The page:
The National Council for Behavioral Health Conference, held April 23-25, will host more than 5,000 leaders in healthcare. Attendees will explore healthcare’s greatest innovations in practice improvement, financing, integrated health care, technology, policy and advocacy, and professional development. Four HMA behavioral health experts will be speaking at NatCon18.
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This week, our In Focus section highlights HMA Medicaid Market Solutions (MMS), formerly SVC, Inc., which is at the forefront in supporting state flexibility in designing and implementing initiatives including Section 1115 Demonstration Waivers promoting member engagement and personal responsibility. Over the coming weeks, HMA MMS will present a series of articles providing an in-depth look at the facets of these new Medicaid models.
This week, our In Focus section reviews Medicaid spending data collected in the annual CMS-64 Medicaid expenditure report. After submitting a freedom of information act request to CMS, we have received a draft version of the CMS-64 report that is based on preliminary estimates of Medicaid spending by state for federal fiscal year (FFY) 2017. The final version of the report will be completed by the end of 2018 and posted to the CMS website at that time. Based on the preliminary estimates, Medicaid expenditures on medical services across all 50 states and 6 territories in FFY 2017 exceeded $571 billion, with over half of all spending now flowing through Medicaid managed care programs. In addition, total Medicaid spending on administrative services was $27.8 billion, bringing total program expenditures to just under $600 billion.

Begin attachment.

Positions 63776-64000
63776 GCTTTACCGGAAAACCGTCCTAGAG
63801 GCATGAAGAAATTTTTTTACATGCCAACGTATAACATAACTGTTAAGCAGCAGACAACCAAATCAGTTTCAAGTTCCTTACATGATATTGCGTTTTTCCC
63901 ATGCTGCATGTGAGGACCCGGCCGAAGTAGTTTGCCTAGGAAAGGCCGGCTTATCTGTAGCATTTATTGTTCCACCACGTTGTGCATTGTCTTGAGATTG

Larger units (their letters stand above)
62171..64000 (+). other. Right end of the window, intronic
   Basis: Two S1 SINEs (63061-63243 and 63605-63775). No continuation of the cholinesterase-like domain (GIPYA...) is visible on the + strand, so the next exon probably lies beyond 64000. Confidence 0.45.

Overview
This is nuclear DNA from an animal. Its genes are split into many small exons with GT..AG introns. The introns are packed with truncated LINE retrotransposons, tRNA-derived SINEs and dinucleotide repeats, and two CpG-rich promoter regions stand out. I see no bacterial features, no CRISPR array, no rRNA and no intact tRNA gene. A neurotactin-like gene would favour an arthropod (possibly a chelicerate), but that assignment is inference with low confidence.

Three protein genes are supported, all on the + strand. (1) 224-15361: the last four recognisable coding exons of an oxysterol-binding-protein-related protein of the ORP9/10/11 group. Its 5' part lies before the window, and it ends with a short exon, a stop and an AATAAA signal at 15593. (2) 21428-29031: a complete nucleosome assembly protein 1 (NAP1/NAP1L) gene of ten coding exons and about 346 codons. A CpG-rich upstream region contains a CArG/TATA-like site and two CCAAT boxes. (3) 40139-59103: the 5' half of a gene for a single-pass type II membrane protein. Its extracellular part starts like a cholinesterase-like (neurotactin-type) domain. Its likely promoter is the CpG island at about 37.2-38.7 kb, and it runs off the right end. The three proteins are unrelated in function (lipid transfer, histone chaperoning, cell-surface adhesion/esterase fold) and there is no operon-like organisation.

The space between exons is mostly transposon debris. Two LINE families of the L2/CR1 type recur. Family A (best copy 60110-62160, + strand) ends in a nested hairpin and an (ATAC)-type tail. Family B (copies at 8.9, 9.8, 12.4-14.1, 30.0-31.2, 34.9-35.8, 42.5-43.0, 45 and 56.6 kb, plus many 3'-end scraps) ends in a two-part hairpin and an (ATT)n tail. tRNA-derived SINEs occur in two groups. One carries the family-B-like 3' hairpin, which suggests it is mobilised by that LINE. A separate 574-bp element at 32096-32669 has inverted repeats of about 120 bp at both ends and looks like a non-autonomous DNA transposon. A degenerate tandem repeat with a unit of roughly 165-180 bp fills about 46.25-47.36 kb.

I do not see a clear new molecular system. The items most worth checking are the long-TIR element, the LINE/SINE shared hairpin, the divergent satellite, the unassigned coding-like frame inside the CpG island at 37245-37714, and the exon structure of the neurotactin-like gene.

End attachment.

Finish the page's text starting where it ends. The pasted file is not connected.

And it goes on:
This week, our In Focus section reviews Alabama’s Integrated Care Network (ICN) program, based on a concept paper released by the Alabama Medicaid Agency in March 2018. The ICN program will establish a new Medicaid long-term care program focusing on a person-centered approach to care delivery using the Primary Care Case Management (PCCM) Entity delivery model, with implementation expected on October 1, 2018.
National Public Health Week is April 2-8 with each business day dedicated to a leading public health issue. Monday, April 2 is focused on behavioral health, a topic historically left to human services agencies focused on treatment and intervention. HMA’s work in healthcare and delivery system reform is well known, but HMA is also engaged in public health projects and work focused on the intersection of public health and behavioral health.
This week, our In Focus section, written by HMA Principal Denise Soffel, reviews New York’s Medicaid Redesign Team Structural Roadmap: Roles and Responsibilities in a Value Based Payment World, released by the state’s Department of Health on March 19, 2018.
New York is committed to the transformation of its health care delivery system. Its Delivery System Reform Incentive Payment (DSRIP) program envisions a significant shift to community-based care, a more integrated delivery system, and a shift to value-based payment. A new document, released in draft form for public comment, lays out an ambitious objective: “New York seeks to make health care a team sport. The State seeks to forever banish the traditional silos that made care navigation for patients difficult and in some cases impossible.” (p. 13)